TechCrunch's Michael Arrington Threatens To Break Every Embargo In The World


Posted December 18, 2008 - By r_pad

Someone must have put something foul in Michael Arrington's Ovaltine, because the founder and co-editor of TechCrunch is one angry hombre! Due to a combination of the floundering economy and desperate tech companies, Arrington feels that embargoes on information have become useless. He claims that tech companies are no longer being selective about which outlets it gives embargoed information to. This, in turn, has resulted in smaller publications breaking embargoes, which screws over every other journalist that's covering the story. Arrington isn't pleased with all the embargo breaking going on and he's even less pleased that most PR firms aren't doing a damn thing about it. To address the problem, he offers a simple solution:

"We’ve never broken an embargo at TechCrunch. Not once. Today that ends. From now our new policy is to break every embargo. We’ll happily agree to whatever you ask of us, and then we’ll just do whatever we feel like right after that. We may break an embargo by one minute or three days. We’ll choose at random."

Go crazy brother! Arrington's wrath continues by calling out particularly offensive PR professionals. His stance is pretty amusing and while he's making quite the spectacle, he does have a point. The gaming business is pretty similar -- embargoes are broken all the time. I've lost count of the number of times some crap game site from Italy has broken an embargo, disrupting the plans of every other outlet covering the story. That said, I don't think Arrington's method is the right way to go about it. Antagonizing PR flaks and tech companies will definitely get you attention, but it's not the kind you want. I'm certainly going to be watching Arrington's holy war (secretly rooting for him), but I don't see how this can end well for him and his site. He's making his job and the jobs of the PR people he works with more difficult than it has to be. Maybe I'm being a bit of a hippie, but I think people find the best solutions by working together and working within the system. Raging against the machine rarely pays off.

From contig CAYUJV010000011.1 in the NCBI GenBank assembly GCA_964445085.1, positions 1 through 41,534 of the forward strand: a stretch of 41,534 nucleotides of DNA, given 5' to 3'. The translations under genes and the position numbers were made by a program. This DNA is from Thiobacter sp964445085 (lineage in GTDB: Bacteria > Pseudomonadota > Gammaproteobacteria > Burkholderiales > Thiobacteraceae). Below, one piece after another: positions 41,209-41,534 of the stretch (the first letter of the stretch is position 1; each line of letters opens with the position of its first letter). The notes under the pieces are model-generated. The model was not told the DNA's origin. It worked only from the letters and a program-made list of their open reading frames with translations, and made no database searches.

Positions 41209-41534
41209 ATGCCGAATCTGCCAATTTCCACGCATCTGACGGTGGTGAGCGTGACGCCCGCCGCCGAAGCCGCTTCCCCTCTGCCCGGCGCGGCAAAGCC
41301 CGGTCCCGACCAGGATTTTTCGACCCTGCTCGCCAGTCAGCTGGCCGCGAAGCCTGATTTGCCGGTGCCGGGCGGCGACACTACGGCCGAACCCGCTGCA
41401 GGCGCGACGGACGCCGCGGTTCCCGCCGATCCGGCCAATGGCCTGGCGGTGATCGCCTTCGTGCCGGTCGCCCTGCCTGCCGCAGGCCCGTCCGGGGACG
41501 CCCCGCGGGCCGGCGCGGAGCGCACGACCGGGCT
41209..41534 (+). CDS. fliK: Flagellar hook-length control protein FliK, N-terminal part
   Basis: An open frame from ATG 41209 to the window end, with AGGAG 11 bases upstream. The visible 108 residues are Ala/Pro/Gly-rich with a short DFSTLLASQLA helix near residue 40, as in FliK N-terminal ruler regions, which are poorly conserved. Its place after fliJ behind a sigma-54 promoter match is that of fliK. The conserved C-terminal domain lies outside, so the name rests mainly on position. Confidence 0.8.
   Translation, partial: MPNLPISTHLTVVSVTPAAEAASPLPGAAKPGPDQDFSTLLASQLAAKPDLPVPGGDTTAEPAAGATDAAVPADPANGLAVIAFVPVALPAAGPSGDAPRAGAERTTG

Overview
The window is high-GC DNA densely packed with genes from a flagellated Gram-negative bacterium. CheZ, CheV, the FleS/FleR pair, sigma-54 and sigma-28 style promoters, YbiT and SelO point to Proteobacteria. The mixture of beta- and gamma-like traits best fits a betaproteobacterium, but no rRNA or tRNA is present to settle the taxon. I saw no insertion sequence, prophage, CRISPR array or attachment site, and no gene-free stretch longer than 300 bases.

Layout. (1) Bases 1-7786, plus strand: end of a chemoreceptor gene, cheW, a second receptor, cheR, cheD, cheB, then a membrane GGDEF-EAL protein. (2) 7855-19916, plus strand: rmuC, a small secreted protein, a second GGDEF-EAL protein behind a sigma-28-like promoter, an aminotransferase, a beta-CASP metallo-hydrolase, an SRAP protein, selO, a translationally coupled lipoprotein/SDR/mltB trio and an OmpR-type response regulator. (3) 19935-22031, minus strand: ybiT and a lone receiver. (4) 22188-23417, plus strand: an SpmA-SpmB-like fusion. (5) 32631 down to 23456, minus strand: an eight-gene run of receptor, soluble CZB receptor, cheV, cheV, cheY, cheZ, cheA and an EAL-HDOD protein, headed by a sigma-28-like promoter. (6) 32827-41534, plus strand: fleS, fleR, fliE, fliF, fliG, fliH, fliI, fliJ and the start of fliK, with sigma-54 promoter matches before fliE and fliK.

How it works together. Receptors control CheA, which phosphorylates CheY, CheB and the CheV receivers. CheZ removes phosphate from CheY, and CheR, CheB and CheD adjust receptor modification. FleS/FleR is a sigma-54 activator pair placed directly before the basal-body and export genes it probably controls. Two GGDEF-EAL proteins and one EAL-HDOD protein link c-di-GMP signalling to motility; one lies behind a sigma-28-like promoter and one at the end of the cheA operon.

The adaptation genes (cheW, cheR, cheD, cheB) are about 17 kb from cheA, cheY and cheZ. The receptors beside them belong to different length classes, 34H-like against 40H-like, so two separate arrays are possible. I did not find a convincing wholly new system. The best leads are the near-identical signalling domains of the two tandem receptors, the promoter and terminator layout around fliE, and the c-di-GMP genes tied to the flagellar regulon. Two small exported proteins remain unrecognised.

The whole affair reminds me of one of an embargo situation between journos and PR flaks that I masterfully mediated....

There was a press event held several years ago in an exotic location, hosted by a large publisher. While there was definitely work going on and plenty to be done, it seemed like a monumental waste of surf, sun, and sand to be writing away in a hotel room after demos were shown...at least, that's how I felt. I polled some of the other journos to see if they felt the same way. They did. After feeding the head PR flak numerous beers and tequilas, I suggested that an embargo should be set so that all stories from the event would be posted after everyone returned home. He thought this was a fine idea. And thus, a momentous accord between journalist and PR professionals was made.

Seriously though, Arrington's model of threatening to break every embargo known to man unless he gets an exclusive is very bold, but very rash and probably very foolish. I believe that my beach-side tequila method is far more effective.


TechCrunch's Michael Arrington Threatens To Break Every Embargo In The World


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